Tip 4

Melody Variation 

Take a particular line in a song, change the way it is sang and you have a new melody that you can then fit to new lyrics. Many lines in songs can easily be sung with a different variation or an ad lib, so that’s something fun to experiment and play around with to discover what original material appears that you can run with. Going back to Lessons in Love, the bridge melodies are actually formed on a line in Dua Lipa’s Hotter than Hell. I made a melody variation on the “I’m not here to make a meal” top line, and found it to sound completely new and unrelated so I was able to apply it fully to a four line bridge for Lessons in Love. Remember that whatever you use as a basis for inspiration will always carry your unique imprint, so don’t be afraid to experiment with the already existing music that you love, because something new can always be formed out of the something old. You can listen to that bridge melody, view the lyric visuals and other behind the scenes details including song clips in my mini songwriting series’ over on my @ditsy_halo Instagram story highlights.

Tip 5

Use Software

Confession – I haven’t quite mastered this yet but it’s a very practical option available to us songwriters who need assistance with putting the musical elements together. Garageband in particular has been my friend in this respect. It was readily available for me to use on my MAC laptop. Pro-tools is another I have heard of but haven’t personally used, though music professionals really seem to rate it. There are some very affordable courses for all levels available on Udemy so they will be worth looking into to help master your craft or knowing how to navigate the software. I was able to create a full instrumental for my song ‘Lessons in Love’ (linked below to listen) with the help of the library of beats, Apple Loops and Synths on Garageband by learning from some free YouTube video tutorials. Of course it would take time to get a perfectly produced song but once you have a base instrumental you have a good foundation to build on and can certainly use it for a demo version.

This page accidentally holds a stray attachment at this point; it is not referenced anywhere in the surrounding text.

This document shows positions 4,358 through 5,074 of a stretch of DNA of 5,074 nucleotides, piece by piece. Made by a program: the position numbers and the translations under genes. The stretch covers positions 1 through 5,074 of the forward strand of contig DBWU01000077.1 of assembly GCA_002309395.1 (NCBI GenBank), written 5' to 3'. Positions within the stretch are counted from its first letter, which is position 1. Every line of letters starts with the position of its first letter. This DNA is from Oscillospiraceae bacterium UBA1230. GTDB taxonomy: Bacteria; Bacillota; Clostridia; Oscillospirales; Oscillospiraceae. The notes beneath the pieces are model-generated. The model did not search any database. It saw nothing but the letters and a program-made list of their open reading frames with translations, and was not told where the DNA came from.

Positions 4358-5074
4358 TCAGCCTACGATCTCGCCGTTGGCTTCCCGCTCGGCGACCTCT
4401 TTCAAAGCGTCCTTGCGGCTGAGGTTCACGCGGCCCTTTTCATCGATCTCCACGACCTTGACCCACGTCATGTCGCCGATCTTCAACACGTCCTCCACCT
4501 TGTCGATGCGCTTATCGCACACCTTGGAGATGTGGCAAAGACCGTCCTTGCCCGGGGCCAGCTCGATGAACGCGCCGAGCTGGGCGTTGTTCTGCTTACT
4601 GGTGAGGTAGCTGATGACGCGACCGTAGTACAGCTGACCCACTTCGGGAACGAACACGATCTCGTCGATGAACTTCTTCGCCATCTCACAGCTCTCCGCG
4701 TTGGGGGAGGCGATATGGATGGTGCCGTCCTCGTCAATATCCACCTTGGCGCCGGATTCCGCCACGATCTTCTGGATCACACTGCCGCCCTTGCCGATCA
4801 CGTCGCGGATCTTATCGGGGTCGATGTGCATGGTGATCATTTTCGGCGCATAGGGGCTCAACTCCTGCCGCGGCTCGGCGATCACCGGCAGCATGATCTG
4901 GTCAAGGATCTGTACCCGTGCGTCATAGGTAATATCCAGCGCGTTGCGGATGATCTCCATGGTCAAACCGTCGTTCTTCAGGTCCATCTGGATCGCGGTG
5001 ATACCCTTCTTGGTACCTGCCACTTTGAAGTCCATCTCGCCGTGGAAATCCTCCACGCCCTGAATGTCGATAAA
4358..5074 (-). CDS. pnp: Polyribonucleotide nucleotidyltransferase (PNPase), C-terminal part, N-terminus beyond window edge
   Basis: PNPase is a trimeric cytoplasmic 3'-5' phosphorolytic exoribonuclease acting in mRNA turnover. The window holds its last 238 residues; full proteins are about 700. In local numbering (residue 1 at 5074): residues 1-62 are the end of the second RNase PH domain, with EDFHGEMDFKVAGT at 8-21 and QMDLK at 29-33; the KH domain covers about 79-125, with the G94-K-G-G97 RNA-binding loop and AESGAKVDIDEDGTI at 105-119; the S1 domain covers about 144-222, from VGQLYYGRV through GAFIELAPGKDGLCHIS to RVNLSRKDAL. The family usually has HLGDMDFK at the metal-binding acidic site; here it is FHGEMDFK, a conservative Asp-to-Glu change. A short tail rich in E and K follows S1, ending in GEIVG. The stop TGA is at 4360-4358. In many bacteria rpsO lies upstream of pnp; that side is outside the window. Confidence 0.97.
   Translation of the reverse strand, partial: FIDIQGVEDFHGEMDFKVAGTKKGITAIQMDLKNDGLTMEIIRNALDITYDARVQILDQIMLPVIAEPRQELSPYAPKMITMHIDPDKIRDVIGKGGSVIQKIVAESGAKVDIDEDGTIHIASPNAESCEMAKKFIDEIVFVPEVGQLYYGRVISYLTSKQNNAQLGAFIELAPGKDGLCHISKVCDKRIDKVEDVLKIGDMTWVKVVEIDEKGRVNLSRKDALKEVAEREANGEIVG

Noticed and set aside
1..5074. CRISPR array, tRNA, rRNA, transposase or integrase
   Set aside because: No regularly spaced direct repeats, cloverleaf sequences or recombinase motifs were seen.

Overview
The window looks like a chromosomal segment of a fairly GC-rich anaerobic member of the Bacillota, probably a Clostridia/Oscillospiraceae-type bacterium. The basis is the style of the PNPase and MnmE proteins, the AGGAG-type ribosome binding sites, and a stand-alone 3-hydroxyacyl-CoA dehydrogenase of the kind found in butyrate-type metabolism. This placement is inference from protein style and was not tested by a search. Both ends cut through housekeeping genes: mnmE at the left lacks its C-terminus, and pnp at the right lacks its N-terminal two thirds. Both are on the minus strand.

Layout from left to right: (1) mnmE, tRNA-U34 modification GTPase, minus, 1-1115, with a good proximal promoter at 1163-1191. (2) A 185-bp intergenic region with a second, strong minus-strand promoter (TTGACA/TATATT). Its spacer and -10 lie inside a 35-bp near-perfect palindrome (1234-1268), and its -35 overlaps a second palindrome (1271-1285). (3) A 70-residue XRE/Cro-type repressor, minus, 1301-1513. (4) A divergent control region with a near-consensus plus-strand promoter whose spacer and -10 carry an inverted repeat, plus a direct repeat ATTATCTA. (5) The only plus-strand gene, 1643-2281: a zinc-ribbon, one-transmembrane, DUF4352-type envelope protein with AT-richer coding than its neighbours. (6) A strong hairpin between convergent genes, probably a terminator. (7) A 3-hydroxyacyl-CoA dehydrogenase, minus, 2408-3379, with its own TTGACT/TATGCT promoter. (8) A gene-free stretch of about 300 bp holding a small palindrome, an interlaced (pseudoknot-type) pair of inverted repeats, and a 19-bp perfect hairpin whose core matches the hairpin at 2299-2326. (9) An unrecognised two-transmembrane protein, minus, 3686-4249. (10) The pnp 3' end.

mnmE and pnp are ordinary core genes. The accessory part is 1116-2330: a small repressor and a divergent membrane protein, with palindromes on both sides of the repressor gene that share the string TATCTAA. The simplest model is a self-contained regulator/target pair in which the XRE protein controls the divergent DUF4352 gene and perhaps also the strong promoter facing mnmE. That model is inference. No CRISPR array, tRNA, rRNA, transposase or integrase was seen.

Tip 6


What a time to be living and creating music guys! Technology and social media make connecting with other likeminded individuals, or people in an industry you are passionate about so much easier. Working on our dreams in this day and age can be such a beautiful exchange of energy. For example even if you don’t play an instrument you can offer lyrics, concepts or a melody to someone who is a skilled musician or producer so they can help bring your ideas to life. Just get involved and see what comes of it. By participating in the UK songwriting contest group on Facebook I discovered that you can send over lyrics without music to a production company and they will work their magic on it to turn it into a full song. Custom Anthems is an example of a production company and team who are so reasonably priced, so it’s worth looking into a collaboration as if you have a full song, you can set up a portfolio of finished songs on a platform such as SoundCloud. Take tips from the people who have the music part of songwriting locked down. Look up workshops or meet ups you can attend in your local area or interact in online forums and groups. I met my friend, Folk singer songwriter Kate Ferguson on a Facebook group. She reached out to connect with other singer songwriters so we could exchange ideas and support. I didn’t really class myself as a songwriter in that league but something in me thought just act as if and I made myself known to her and even though I didn’t feel professional at all I found I had advice and inspiration to offer her too just from following my passion. She in turn has been so invaluable for bouncing ideas off and sharing my work with. She’s heard a lot of my stuff as I often send her voice notes of songs I’m working on or lyrics and her feedback gives me encouragement that I’ve got what it takes to do this. When she put some chords to one of my recent songs it was so amazing for me to hear my creation in a form I’ve only dreamt of. If you have friends in real life who have the skills you need, get together with them and create something. Get a guitar playing friend to write you an instrumental or get a friend with an amazing singing voice to record one of your songs. Share on social media as collaborative efforts create such a special energy. The vocal talents of the Sam Smiths, Beyonce’s and Ariana’s are nothing without the songs. The have a team of people, producers, writers and more nurturing their talents and bringing songs to life that give them their industry status. Human support and encouragement for whatever passion you are pursuing is one of the biggest lifelines in my opinion.